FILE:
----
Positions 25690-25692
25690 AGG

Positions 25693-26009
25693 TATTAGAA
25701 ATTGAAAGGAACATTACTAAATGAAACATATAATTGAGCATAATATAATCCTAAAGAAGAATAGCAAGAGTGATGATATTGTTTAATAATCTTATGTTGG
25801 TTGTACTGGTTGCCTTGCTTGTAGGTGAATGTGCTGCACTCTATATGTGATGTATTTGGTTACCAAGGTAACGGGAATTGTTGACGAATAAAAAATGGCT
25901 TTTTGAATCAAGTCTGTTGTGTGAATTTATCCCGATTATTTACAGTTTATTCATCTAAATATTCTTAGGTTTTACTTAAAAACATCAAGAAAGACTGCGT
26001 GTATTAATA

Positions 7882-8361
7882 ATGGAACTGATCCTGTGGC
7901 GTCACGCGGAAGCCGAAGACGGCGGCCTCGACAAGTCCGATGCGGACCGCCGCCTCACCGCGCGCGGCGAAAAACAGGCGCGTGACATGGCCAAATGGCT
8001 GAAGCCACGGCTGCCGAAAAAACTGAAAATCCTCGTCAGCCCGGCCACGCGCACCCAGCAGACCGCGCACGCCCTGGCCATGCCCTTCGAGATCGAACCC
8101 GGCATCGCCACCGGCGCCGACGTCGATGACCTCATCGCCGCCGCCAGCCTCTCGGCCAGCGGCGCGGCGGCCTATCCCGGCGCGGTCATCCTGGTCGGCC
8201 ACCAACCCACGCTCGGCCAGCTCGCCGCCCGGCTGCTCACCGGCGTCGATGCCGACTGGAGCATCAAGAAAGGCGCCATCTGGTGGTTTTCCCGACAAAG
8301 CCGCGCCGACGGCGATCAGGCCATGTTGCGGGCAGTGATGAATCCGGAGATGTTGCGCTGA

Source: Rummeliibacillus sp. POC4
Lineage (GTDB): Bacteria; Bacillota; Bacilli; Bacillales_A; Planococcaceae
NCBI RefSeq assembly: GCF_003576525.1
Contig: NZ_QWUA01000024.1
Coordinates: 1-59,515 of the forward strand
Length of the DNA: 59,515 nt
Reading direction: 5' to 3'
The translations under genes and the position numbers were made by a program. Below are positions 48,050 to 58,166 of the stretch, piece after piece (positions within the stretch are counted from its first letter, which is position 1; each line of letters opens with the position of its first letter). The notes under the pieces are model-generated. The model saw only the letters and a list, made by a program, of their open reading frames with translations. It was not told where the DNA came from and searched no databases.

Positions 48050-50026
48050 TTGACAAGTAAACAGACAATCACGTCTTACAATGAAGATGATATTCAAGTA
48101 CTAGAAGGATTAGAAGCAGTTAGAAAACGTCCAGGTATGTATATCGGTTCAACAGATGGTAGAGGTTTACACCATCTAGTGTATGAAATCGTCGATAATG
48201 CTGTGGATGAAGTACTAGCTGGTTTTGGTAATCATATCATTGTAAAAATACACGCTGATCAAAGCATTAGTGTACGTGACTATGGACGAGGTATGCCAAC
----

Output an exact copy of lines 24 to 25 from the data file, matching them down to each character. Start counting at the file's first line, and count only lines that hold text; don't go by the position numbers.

Positions 48050-50026
48050 TTGACAAGTAAACAGACAATCACGTCTTACAATGAAGATGATATTCAAGTA